In case you missed our important announcement in the closing segment of Episode 71: The Babadook – from here on out new podcast episodes will only be released once per month on the second Monday of each month. Our next episode celebrates Women in Horror Month and comes out on February 9.
To prove that we have lives outside of horror, here are our best-of-2014 choices:
Laibach’s Jesus Christ Superstar was released back in 1996, but it dominated my world in 2014 as the thing most listened to during my travels / commutes. Ever since watching Nymphomaniac and hearing Rammstein’s “Fuhre Miche,” I’ve had the Laibach itch and have clung to this particular piece of work. Maybe because I’m all too familiar with the broadway musical, but I guess more so just because I’m a perverted immature heathen.
And then as luck would have it, her tour brought her to Nashville! Regretting the time I skipped Grimes, I bought tickets 3 months in advance. It’s easily the best consumer decision I made in 2014.
This documentary about the breaking of the NSA surveillance story by the person who broke it, filmmaker Laura Poitras, is visceral cinema verite – as emotionally cutting as it is historically relevant. Facts about mass surveillance are well known (thanks to Poitras) but the dramatic arc of this story is the transformation of Glenn Greenwald from skeptic to believer. The final scene is a heart stab. When the credits rolled the theater was a blackhole of hopelessness, a communal emotional void-space. I hadn’t experienced anything like that in a theater since The Act of Killing. (Checkout last year’s Whorer Awards) Perhaps the only thing more hopeless is the apathy of the American public. Of specific interest to The Whorer is Poitras’ list of free software tools used in the making of the movie. At least one of those tools has since been compromised. This is of specific interest to The Whorer because without free software this website and all its content would not be possible. The tools Poitras mentions though are not creative tools but tools that protect users’ right to privacy. Without such tools, Poitras would have been unable to complete Citizenfour. She’s been on a government watchlist and her computers are routinely seized and searched since the release of her film My Country, My Country. This film was critical of the second Iraq War. Early in The Whorer, I asserted feminism and free software are part of the same project; i.e., peace and justice. Citizenfour is evidence of this. Now I feel guilty for using (abusing?) a movie that has genuine historical significance to put a feather in my Cap of Self-Righteousness. Sometimes you can see me on the street, wearing it, mansplaining things to people. – Meredith Continue reading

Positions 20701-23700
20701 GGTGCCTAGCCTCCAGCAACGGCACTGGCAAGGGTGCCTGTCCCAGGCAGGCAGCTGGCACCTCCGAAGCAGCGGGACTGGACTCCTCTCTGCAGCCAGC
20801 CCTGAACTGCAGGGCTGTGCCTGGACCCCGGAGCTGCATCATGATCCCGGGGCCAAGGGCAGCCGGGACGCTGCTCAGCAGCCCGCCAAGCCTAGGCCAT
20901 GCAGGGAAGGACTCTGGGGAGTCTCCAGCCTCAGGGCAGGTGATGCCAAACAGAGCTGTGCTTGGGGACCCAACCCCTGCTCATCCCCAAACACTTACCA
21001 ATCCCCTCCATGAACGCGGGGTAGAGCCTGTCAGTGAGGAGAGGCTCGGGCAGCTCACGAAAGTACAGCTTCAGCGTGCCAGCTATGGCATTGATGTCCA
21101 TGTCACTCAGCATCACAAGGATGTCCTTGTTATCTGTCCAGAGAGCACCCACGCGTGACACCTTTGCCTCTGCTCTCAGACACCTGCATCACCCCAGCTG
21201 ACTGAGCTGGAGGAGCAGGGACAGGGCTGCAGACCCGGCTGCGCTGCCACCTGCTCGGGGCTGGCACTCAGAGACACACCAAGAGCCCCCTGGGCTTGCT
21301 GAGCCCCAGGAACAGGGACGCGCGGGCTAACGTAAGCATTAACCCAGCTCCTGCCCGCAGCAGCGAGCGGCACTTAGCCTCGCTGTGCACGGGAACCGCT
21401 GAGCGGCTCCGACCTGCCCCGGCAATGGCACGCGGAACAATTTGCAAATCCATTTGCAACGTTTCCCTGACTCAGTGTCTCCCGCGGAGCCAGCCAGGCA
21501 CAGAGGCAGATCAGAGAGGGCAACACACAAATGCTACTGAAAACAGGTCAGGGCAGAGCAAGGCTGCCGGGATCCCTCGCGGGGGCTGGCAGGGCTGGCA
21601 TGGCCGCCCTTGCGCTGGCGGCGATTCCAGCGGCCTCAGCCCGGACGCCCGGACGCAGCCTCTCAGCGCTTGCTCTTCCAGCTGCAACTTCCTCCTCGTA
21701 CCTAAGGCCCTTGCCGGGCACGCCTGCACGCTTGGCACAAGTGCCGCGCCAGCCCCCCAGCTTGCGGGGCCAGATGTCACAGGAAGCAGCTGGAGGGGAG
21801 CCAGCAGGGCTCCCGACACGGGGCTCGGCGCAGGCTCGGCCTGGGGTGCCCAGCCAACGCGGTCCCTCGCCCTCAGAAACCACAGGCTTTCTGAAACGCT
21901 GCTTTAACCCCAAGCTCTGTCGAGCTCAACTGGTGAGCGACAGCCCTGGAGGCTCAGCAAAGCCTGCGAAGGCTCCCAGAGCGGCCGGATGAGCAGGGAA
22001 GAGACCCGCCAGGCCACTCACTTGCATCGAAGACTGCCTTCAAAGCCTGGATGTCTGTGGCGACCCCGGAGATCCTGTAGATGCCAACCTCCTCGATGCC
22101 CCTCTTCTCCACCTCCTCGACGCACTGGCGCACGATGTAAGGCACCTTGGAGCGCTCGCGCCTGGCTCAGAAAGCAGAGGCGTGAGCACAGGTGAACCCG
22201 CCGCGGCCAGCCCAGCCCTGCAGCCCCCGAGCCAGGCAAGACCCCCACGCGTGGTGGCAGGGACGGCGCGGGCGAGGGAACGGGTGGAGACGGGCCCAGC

Episode 71: The Babadook
[Fem forgot to mention this, but another movie ze is reminded of is Hide and Seek. This comparison got hir thinking about the gender ratio of horror films focusing on motherhood vs. fatherhood.]
“War of the Coprophages” X-Files episode (and actually the bug expert’s name is Bambi, not Bonnie…even better!)
First, I want to thank everyone that came out for my Lynch’s DUNE: Autopsy of a Hollywood Disasterpiece presentation at GMX. One mistake I made was saying the re-themed Dune boardgame, Rex: Final Days of Empire, was set in the Warhammer 40k universe. It is set in Fantasy Flight Games own Twilight Imperium universe. If you noticed any other mistakes please leave them in the comments.
Second, I want to thank @jshawhan for retweeting
which set this all in motion.
And of course there have been changes since the day of the presentation because my brain is a swarm of wasps. Let’s go:
Baron Harkonnen – Meat Loaf
Yes. YES. I’m pretty sure he already did this at some Mitt Romney rallies last election cycle.